Sigmar Polke. Early Prints, Mar 20 – May 22, Städel Museum, Frankfurt am Main, Germany
Alibis: Sigmar Polke, 1963–2010, Oct 09, 2014 – Feb 08, 2015, Tate Modern, London, UK
Alibis: Sigmar Polke, 1963–2010, Apr 19 – Aug 03, The Museum of Modern Art, New York, USA
Sigmar Polke. La démultiplication de l’humour. Les éditions dans la collection Axel Ciesielski, les Abattoirs, Jan 31–May 04, Museum of Modern and Contemporary Art – FRAC Midi Pyrénées, Toulouse, France
Sigmar Polke. Photographische Arbeiten aus der Sammlung Garnatz, May 15 – Aug 31, Die Photographische Sammlung/SK Stiftung Kultur, Cologne, Germany
Sigmar Polke. Eine Retrospektive 1963–2005. Die Sammlungen: Frieder Burda, Josef Froehlich, Reiner Speck, Jun 22 – Oct 07, Museum Moderner Kunst Stiftung Ludwig Wien, Vienna, Austria
Sigmar Polke. Alice in Wonderland, Oct 1- Oct 30, Ueno Royal Museum, Tokio, Japan
Sigmar Polke. Recent Paintings and Drawings, 1998–2002, Nov 15, 2002 – Apr 06, 2003,
Dallas Museum of Art, Dallas, USA
Sigmar Polke et la Révolution Française, June 29 – Sept 24, Musée de la Révolution Française, Vizille, France
Born in Philadelphia, both sides of his family descended from late nineteenth century Lithuanian immigrants. Edward Wallowitch pursued his talent for photography early and began taking photos when he was just eleven. At the age of eighteen, he was the youngest photographer to be included in “The Family of Man”, Edward Steichen’s legendary exhibition held in 1955 at The Museum of Modern Art, meaning he was the youngest photographer ever to have prints in the Museum of Modern Art in New York. Two of them were taken with a Brownie box reflex camera while he was still at high school.
Wallowitch was a close friend of Andy Warhol in the 1950s and 60s in New York. By then he had moved from Philadelphia to Manhattan and had become an integral part of the Greenwich Village bohemia, alongside his brother John, and sister Anna Mae. Wallowitch produced a kind of poetic street photography with strong sensibility, showing a tender eye for both composition and texture. He spent a lot of his time photographing children and teenagers.
Many of Wallowitch’s pictures served as source material for Andy Warhol’s drawings. He died at the age of 48, cause of death unknown.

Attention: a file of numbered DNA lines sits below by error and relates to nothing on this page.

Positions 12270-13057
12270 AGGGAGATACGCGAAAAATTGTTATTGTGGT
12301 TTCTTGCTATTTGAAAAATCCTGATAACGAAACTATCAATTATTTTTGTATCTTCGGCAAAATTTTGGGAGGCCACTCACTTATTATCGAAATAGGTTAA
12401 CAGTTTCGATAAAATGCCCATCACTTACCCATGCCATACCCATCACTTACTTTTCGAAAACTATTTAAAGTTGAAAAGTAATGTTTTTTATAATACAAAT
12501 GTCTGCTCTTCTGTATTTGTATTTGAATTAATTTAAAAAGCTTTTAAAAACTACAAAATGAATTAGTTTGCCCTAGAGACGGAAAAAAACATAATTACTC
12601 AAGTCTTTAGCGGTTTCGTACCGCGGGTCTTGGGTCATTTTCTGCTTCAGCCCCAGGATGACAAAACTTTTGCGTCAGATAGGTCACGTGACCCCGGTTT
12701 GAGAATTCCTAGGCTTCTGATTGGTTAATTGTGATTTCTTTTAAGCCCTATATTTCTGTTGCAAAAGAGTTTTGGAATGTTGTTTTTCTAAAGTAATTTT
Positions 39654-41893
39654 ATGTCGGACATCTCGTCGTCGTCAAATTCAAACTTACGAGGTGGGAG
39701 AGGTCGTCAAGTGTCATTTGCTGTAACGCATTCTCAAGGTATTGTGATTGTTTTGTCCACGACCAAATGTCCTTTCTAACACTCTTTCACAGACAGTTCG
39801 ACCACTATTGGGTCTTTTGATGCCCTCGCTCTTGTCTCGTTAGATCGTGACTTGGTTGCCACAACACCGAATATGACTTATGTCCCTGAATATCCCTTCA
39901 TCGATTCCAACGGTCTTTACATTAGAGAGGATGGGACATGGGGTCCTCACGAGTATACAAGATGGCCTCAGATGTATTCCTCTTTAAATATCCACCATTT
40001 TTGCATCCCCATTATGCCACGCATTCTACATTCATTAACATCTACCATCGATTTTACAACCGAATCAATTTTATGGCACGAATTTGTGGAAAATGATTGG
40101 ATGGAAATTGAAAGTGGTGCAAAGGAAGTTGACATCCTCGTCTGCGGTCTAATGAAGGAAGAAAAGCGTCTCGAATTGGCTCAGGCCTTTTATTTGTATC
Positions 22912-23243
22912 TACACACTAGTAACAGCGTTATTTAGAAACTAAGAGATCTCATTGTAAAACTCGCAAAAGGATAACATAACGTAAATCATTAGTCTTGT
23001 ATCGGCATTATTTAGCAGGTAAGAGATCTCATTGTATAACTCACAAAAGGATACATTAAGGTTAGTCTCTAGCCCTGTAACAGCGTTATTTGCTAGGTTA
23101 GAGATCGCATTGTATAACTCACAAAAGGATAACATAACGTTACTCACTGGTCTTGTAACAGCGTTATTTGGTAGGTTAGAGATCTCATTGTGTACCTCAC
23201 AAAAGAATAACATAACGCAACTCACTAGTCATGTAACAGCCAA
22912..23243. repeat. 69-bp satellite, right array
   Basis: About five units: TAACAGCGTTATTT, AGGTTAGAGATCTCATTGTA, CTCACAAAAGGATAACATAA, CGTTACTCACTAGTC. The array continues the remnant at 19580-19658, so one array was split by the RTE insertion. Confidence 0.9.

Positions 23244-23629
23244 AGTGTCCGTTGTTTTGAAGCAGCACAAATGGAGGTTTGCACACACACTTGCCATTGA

Margaret Bourke-White was a pioneering figure in 20th century documentary photography and is famous for her scenes of modern industry, of the Great Depression, and of political and social movements in the 1920s through 1950s.
As a founding mother of LIFE (she shot the first cover), she became a world-famous symbol of swashbuckling photography. And that she did it in a male world made her success even more spectacular.
During her unique career, Bourke-White was torpedoed in the Mediterranean, strafed by the Luftwaffe, stranded on an Arctic island, bombarded in Moscow, and pulled out of the Chesapeake when her chopper crashed. She was the first Western photographer to document Soviet industry after the revolution, to create a travelog of Czechoslovakia and other Balkan states just before Hitler moved in to ignite World War II, and to be stationed in Moscow just before Germany bombed its former ally.
Aggressive and relentless in pursuit of pictures, Bourke-White had the knack of being at the right place at the right time. For example, she interviewed and photographed Mohandas K. Gandhi a few hours before his assassination in India. And she was the only American photographer in the Soviet Union in 1941 while the battle for Moscow raged. Alfred Eisenstaedt, her friend and colleague, said she was great because there was no assignment, no picture that was unimportant to her. She was also credited for starting the first photo lab at LIFE.
As an artist, Bourke-White continued to use photography as an instrument to examine social issues from a humanitarian perspective.
She witnessed and documented some of the 20th century’s most notable moments, including the liberation of German concentration camps by General Patton in 1945, the release of Mahatma Gandhi from prison in 1946, and the effects of South African labor exploitation in the 1950s. She was a great and tenacious photographer. Her work was her life, and her life was flamboyantly spectacular. Her career was cut short in 1966 due to Parkinson’s disease, she died in 1971.